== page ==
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Phil Jackson With Knicks Would Require Major Rebuild

NEW YORK (CBSMiami) – The New York Knicks are reportedly closing in on a deal to bring legendary coach Phil Jackson to the team in the front office. The Knicks have a lot of work to do, not many resources to do it, but owner James Dolan has one target in mind with the hiring of Jackson, Miami Heat president Pat Riley.

To Dolan, bringing in Jackson would finally give him the trump card to lure top free agents to New York just like Riley does in Miami. Much like Riley can roll out lots of championship rings, Jackson could do the same.

But there are two big differences between rebuilding the Knicks and continuing to build the Heat's legacy: the team owners and the team's resources.

In Miami, owner Micky Arison largely stays out of the way on basketball related issues. He writes the checks and gives the final clearance, but if Riley, as team president wants it, Arison will do everything possible to make it happen.

In New York, Jackson would be dealing with Dolan who has a long history of meddling in basketball affairs, making bad decisions on staffing (Isiah Thomas), and refusing to turn over full autonomy of the team, as Yahoo! Sports reported Tuesday.

But the bigger problem Jackson would have to deal with is a new NBA landscape with luxury tax concerns and the Heat and Pacers dominating the Eastern Conference.

New York has no draft pick in the upcoming talent-laden draft of 2014. The Knicks traded the pick to Denver as part of the Carmelo Anthony trade. The Knicks also traded away its second-round pick this year, but may get one from Sacramento if the Kings' second round pick isn't in picks 31-55.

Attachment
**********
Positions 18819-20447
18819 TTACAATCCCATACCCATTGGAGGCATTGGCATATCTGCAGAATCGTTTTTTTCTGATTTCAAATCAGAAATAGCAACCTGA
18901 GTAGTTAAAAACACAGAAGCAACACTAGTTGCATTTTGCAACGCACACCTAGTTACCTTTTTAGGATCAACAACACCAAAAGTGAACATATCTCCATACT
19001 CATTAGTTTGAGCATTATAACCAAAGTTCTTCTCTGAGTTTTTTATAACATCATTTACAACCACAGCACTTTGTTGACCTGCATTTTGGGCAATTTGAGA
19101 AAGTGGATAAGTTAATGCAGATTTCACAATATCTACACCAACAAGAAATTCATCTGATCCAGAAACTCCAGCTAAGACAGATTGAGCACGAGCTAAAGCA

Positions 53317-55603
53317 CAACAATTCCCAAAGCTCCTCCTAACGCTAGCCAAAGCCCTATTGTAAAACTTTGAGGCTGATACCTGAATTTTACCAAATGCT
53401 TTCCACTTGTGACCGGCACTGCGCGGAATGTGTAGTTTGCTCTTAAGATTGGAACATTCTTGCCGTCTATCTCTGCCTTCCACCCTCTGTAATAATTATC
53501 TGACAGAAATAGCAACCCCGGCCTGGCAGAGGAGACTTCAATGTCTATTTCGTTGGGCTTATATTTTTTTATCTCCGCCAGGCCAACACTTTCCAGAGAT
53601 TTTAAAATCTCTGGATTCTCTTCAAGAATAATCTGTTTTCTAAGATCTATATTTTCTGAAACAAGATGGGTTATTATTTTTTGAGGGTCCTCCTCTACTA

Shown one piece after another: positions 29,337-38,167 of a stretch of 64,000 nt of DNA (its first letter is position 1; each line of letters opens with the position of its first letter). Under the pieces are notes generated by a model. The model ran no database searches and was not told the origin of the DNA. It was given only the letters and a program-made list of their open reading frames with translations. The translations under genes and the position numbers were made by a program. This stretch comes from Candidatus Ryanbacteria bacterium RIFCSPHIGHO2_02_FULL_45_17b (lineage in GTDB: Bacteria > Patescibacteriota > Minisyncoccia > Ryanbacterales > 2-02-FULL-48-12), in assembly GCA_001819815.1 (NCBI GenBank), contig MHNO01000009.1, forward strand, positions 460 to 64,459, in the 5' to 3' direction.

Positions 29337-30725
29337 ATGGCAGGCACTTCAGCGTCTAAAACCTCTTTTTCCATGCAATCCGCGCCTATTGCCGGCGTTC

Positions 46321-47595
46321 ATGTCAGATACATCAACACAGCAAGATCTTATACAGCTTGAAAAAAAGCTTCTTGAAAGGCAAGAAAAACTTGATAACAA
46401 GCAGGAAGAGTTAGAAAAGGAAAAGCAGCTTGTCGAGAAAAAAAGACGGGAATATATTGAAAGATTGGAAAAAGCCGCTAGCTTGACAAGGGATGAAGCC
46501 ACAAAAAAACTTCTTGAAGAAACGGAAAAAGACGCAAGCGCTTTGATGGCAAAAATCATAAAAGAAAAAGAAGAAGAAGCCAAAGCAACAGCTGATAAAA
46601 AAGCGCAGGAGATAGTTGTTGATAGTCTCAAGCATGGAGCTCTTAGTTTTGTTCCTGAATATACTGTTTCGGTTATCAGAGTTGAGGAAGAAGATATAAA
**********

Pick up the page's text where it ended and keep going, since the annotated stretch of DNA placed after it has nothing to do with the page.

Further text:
Next season, the Knicks have no second round pick. In 2016, the Nuggets have the right to swap first round picks with the Knicks and then New York will have to send the worse of the two picks to the Toronto Raptors.

Also in 2016, the Knicks will send the team's second-round pick to Sacramento, unless it's in picks 31-37, which would then keep the pick with New York. The Knicks also send their second-round pick in 2017 to the Toronto Raptors.

In addition to the lack of draft picks, New York will be hampered by several contracts that hang like an albatross on the neck of the franchise. Assuming the Knicks re-sign Carmelo Anthony, that's at least $20 million against the cap by itself.

In addition, next season the Knicks will be on the hook for Amare Stoudemire's $23 million contract plus $14.5 million for Tyson Chandler, and $12.6 million for Andrea Bargnani. Combined with other players still under contract, the Knicks have over $90 million against the cap for next season.

But, what could be appealing to Jackson is the 2015 offseason. Assuming the Knicks keep Carmelo, the team would have a little more than $30 million against the cap. That should give the Knicks freedom to sign one or two more max players if the team doesn't get rid of J.R. Smith or Raymond Felton before then.

Still, for Jackson, who is used to winning now, he will be 70-years-old by the time the 2015 offseason rolls around. In the meantime, he'd have to deal with two rough years ahead with little hope that anything can be done to change it.

There are two things bringing Jackson to the Heat would do for the NBA: rekindle the rivalry between Pat Riley and himself, and the Knicks and Heat.

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